A career as pastor within the "Churches of the Desert"
He was born in Bédarieux (Hérault) in 1718. His father was a woollen merchant. He then became a student of divinity, in other words a travelling disciple of a pastor in the “Churches of the Desert”.
In 1738, he was sent by the Synod to be a divinity in Nîmes. Then he went to Lausanne to attend theology classes at the French Seminary. There, he met Antoine Court.
The struggle for legal recognition
Paul Rabaut embodied the resistance, opposition of the “Churches of the Desert” to legal persecution.
He was a pastor at a time when periods of harsh repression (a price was put on his head) alternated with lulls in the persecution of Protestants thanks to, in part, the trickling of the philosophical ideas of the Enlightenment Age.
In 1741, he was at the head of the Church of Nîmes where he took many steps to legally improve the condition of Protestants, and more particularly that of the female inmates in the Constance Tower. Some of his writings proved his involvement, such as for example “the very humble and highly respectful request presented to the King by the Protestants of the Languedoc province” (1761).
Paul Rabaut was the father of Rabaut Saint-Etienne who was a deputy to the Third Estate in 1789
In the wake of the arrest of his son Rabaut Saint-Etienne, on December 5, 1793, who was to be executed, Paul Rabaut was jailed at the citadel in Nîmes. He was released when Robespierre was overthrown in July 1794 but died a year later.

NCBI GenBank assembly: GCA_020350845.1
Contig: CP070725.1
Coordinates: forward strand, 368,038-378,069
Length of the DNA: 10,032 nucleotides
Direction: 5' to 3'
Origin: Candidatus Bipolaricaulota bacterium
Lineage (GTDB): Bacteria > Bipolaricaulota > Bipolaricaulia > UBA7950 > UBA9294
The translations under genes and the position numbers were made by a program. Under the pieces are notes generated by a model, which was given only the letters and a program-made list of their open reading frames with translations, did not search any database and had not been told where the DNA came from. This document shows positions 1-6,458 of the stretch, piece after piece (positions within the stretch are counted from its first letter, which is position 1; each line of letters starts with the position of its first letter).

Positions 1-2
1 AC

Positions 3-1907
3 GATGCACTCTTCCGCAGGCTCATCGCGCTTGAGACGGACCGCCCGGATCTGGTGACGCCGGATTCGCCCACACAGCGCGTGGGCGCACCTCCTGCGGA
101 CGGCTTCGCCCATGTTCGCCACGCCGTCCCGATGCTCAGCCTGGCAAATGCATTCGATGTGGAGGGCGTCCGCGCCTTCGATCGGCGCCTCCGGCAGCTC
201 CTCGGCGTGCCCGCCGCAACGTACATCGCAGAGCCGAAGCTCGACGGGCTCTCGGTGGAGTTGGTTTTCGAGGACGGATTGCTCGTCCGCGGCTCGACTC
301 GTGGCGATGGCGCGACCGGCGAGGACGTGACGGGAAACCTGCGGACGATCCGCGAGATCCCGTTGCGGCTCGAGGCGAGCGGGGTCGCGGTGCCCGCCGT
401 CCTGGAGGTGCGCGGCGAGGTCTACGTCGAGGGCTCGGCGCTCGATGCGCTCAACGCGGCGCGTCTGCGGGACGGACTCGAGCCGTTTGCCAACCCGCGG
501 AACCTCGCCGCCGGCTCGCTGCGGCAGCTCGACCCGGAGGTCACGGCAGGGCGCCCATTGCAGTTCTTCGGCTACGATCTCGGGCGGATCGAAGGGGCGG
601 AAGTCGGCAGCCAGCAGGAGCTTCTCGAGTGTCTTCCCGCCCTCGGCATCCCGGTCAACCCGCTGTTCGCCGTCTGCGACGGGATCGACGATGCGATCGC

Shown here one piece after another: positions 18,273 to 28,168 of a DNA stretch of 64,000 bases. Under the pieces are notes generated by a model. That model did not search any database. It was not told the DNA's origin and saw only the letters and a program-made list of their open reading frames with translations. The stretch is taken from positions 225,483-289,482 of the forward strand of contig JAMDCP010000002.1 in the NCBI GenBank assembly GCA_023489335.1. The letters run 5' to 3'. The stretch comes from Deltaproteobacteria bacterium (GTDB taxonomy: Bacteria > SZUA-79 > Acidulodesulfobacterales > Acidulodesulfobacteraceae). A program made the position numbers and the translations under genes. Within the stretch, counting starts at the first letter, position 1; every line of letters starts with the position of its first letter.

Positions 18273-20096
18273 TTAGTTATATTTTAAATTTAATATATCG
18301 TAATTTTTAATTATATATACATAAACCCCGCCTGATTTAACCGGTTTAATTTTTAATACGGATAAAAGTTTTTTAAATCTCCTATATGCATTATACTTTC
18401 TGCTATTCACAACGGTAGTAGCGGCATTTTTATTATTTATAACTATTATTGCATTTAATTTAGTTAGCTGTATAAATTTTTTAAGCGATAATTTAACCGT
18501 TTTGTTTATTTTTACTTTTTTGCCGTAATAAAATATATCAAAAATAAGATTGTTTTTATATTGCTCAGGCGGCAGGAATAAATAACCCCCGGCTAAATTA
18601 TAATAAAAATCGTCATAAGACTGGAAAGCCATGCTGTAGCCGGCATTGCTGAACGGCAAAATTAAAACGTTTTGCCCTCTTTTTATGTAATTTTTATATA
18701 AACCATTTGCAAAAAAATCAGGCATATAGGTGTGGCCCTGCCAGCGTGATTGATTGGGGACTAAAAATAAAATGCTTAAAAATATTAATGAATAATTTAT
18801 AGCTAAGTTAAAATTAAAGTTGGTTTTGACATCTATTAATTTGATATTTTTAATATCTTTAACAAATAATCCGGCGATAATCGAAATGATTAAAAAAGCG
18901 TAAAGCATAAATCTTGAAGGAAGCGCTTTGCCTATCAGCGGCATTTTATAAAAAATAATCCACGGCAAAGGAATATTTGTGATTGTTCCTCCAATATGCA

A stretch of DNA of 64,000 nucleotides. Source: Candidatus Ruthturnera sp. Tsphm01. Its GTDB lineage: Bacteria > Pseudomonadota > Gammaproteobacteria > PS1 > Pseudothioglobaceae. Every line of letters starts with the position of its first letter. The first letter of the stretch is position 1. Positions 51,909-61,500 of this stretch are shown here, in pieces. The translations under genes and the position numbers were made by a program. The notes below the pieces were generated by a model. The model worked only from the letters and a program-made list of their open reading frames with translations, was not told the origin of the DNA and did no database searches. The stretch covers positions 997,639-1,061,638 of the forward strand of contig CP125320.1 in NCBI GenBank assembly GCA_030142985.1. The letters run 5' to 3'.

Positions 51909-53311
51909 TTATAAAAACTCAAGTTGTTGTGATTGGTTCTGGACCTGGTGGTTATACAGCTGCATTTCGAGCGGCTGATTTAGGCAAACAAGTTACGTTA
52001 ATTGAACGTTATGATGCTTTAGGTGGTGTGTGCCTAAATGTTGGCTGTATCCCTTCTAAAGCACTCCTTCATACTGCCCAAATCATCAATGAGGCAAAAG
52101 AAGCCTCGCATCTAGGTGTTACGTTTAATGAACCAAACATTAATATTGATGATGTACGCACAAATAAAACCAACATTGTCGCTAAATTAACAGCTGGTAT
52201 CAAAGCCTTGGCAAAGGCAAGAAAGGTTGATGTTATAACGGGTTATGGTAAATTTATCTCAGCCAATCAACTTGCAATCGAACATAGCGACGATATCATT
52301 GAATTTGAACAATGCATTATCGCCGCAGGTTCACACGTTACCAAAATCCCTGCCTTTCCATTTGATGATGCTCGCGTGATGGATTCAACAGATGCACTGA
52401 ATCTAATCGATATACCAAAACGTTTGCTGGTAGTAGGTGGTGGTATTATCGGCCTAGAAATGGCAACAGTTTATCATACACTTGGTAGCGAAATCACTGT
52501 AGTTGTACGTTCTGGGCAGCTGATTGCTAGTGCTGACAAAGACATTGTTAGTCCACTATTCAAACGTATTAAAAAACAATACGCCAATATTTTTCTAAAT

Marie Durand (1711-1776)
For the French protestants, Marie Durand symbolized those who resisted religious intolerance after the revocation of the Edict of Nantes.
Antoine Court (1695-1760)
Antoine Court gave himself to the restoration and reorganisation of Protestantism in France after the revocation of the Edict of Nantes (1685).
Jean-Paul Rabaut Saint-Étienne (1743-1793)
A champion of freedom of worship, Jean-Paul Rabaut, known as Saint-Étienne, fought against the discrimination which had excluded Protestants from French society since the Revocation of the Edict of Nantes in 1685.
Jacques Basnage (1653-1723)
Jacques Basnage was a pastor in Rouen at the time of the Revocation of the Edict of Nantes – he had to escape from France due to persecution and took refuge in Holland, where he worked as a theologian, controversialist, historian and diplomat in the service of the Grand Pensioner Hensius.
Jacques Saurin (1677-1730)
Jacques Saurin was a pastor serving in the countries of Refuge, first in London, then in the Hague – as a pastor he was admired for his eloquence and a person for his spirit of tolerance.
Guillaume Mallet (1747-1826)
Isaac Mallet (1684-1779)
Isaac Mallet was the descendant of a French protestant who had taken refuge in Geneva ; he founded the bank Mallet Frères et Cie, which remained a family bank for the next 250 years.
Élie Marion (1678-1713)
Élie Marion was one of the few leaders and prophets who had completed university studies. Exiled to London, he founded the group “the Children of God” or “French Prophets”, and tried to promote prophetic ardour throughout Europe.